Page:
HOUSE OF CARDS S5

Empire (Australasia) - - Review -

2016 / RATED MA15+ / CRE­ATED BY BEAU WILLIMON / CAST KEVIN SPACEY, ROBIN WRIGHT, MICHAEL KELLY, BORIS MCGIVER, JAYNE ATKIN­SON, DEREK CE­CIL, PAUL SPARKS, NEVE CAMP­BELL, JOEL KINNAMAN Com­ing up Trump

HOUSE OF CARDS has never ex­isted in a bub­ble. There have al­ways been glances at real-world pol­i­tics, such as the very Putin-y Rus­sian pres­i­dent Petrov or the ter­ror net­work ICO, which is just ISIS with dif­fer­ent let­ters. It’s of­ten just served as a more ab­sur­dist ver­sion of what’s hap­pen­ing to­day. Where, then, does it go now? We have Trump in the White House, a man whose propen­sity for po­lit­i­cal calamity might see him con­sid­ered “a bit OTT” if he were fic­tional, and in his trail a slime of cor­rup­tion, Rus­sian sneak­ery, war with the press, nepo­tism, the fir­ing of any­one ‘dis­loyal’, and nu­clear war flir­ta­tion. What has he left for the scriptwrit­ers? Civil war? Se­cret lizard peo­ple? House Of Cards now risks ei­ther be­com­ing ridicu­lous if it tries to outdo real life or se­date if it doesn’t. It opts mostly to go high where Trump goes low, keep­ing the crazy-twist count small, with the odd lurch in the other di­rec­tion. It’s prob­a­bly en­tirely the cor­rect choice.

The se­ries stum­bled in Sea­son 3, seem­ingly un­sure of what to do with Frank and Claire Un­der­wood (Kevin Spacey and Robin Wright) once they’d grabbed the most pow­er­ful of­fice in the world, but made hay in Sea­son 4 by turn­ing their lives into a des­per­ate game of Risk. They were as­saulted on all fronts by peo­ple keen to re­lieve them of their power, forc­ing them into more and more risky meth­ods to fend them off. That only gets worse this sea­son.

We open with an elec­tion loom­ing. Frank, con­scious of his dwin­dling pop­u­lar­ity, is try­ing to stir up fear over the threat of ICO. If he can ter­rify the elec­torate and con­vince them he can save them, the pres­i­dency could re­main his. Op­pos­ing him is Will Con­way (Joel Kinnaman), the anti-frank. Whole­some, naive, open (mostly). Add to the mix the fact Claire, nom­i­nee for Vice Pres­i­dent, is more pop­u­lar than her hus­band and you have the po­ten­tial for a spec­tac­u­lar bat­tle, which the sea­son fully ex­ploits. If there’s a key word for the sea­son it’s “pres­sure”. How each char­ac­ter deals with the strain of the elec­tion is sur­pris­ing and darkly de­light­ful. Some crack, oth­ers harden, and not nec­es­sar­ily the ones you’d sus­pect. The se­ries’ big pull from re­al­ity is the grub­bi­ness of the pres­i­den­tial cam­paign. Each time Frank, Claire or Will try to usurp the other it’s not by us­ing pol­icy or any­thing of sub­stance, but by dredg­ing up em­bar­rass­ing, ul­ti­mately in­con­se­quen­tial scan­dal. Pol­i­tics’ slide into the gut­ter is a boon to House Of Cards.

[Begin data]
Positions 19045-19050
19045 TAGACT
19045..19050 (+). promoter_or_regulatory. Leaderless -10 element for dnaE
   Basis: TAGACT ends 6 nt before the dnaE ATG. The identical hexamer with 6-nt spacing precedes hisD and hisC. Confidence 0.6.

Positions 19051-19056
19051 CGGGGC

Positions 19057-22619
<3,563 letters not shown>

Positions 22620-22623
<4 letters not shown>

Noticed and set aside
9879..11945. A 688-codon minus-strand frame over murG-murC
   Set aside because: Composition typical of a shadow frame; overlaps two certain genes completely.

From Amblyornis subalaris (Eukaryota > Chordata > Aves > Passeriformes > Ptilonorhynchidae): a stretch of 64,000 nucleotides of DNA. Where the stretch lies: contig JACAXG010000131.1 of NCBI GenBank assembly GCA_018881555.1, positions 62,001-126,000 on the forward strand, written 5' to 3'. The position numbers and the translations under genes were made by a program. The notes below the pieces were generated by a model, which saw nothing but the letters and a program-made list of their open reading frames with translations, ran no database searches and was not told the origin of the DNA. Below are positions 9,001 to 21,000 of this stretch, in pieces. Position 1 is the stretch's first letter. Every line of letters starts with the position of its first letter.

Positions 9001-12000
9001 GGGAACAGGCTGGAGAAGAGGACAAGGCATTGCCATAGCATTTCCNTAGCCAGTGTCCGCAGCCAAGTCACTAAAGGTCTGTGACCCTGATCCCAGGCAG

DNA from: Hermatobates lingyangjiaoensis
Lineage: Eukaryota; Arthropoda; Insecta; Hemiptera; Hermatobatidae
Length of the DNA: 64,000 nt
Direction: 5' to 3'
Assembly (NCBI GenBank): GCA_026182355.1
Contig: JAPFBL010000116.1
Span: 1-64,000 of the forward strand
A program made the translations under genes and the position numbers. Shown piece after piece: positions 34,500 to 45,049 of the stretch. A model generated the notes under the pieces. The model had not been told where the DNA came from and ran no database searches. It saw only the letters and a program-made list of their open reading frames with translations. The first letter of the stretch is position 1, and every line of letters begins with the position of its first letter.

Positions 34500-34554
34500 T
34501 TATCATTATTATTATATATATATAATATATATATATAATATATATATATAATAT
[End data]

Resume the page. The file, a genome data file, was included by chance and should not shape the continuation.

This has never re­ally been a show about pol­i­tics. None of its play­ers wants to be in charge in or­der to im­prove things for any­one but them­selves. Pol­icy is rarely men­tioned, the pub­lic vir­tu­ally un­seen. Power is sim­ply a sta­tus sym­bol to be pos­sessed, to grab and lock be­hind glass, away from the sticky fin­gers of oth­ers. The pres­i­dency is the One Ring and all the main play­ers are Gol­lum, fix­ated on a trea­sure that can never be theirs to keep.

What main­tains House Of Cards is adding new play­ers to the game and this sea­son we’ve a pair of doozies. Pa­tri­cia Clark­son is Jane Davis, an ICO ex­pert who knows ev­ery­one and never for­gets any­thing. Her scatty, chummy ex­te­rior is clearly a front. Camp­bell Scott is po­lit­i­cal ad­vi­sor Mark Usher, of whom Frank says, “You al­ways know where he stands. Usu­ally on some­one’s neck.” You can rely on Clark­son and Scott with any ma­te­rial, but they’re given gold here, each fully a match for the de­vi­ous­ness of the Un­der­woods.

This show is al­ways at its best when peo­ple are try­ing to out­wit each other, which is why later episodes in this sea­son are a lit­tle dis­ap­point­ing for re­ly­ing on easy outs. There’s some non­sense about we­b­cam hack­ing that re­lies on peo­ple talk­ing to them­selves about their dark­est secrets while sit­ting at their com­put­ers, and more turns to vi­o­lence, al­ways a dis­ap­point­ingly blunt last re­sort for this show. Those are blips, though. The show gives no im­pres­sion that it’s run­ning out of ideas. It keeps dis­cov­er­ing new rules to the game, and new ways for its char­ac­ters to cheat them. The fic­tional cen­tral re­la­tion­ship is show­ing se­ri­ous strain, but its po­ten­tial for cre­at­ing ad­dic­tively dark drama is not. One of the show’s best sea­sons. OLLY RICHARDS

HOUSE OF CARDS SEA­SON 5 IS OUT 5 OCTOBER ON DVD AND BLU-RAY

Above: Frank and Claire (Kevin Spacey and Robin Wright). Here: Frank and White House COS Doug Stam­per (Michael Kelly).

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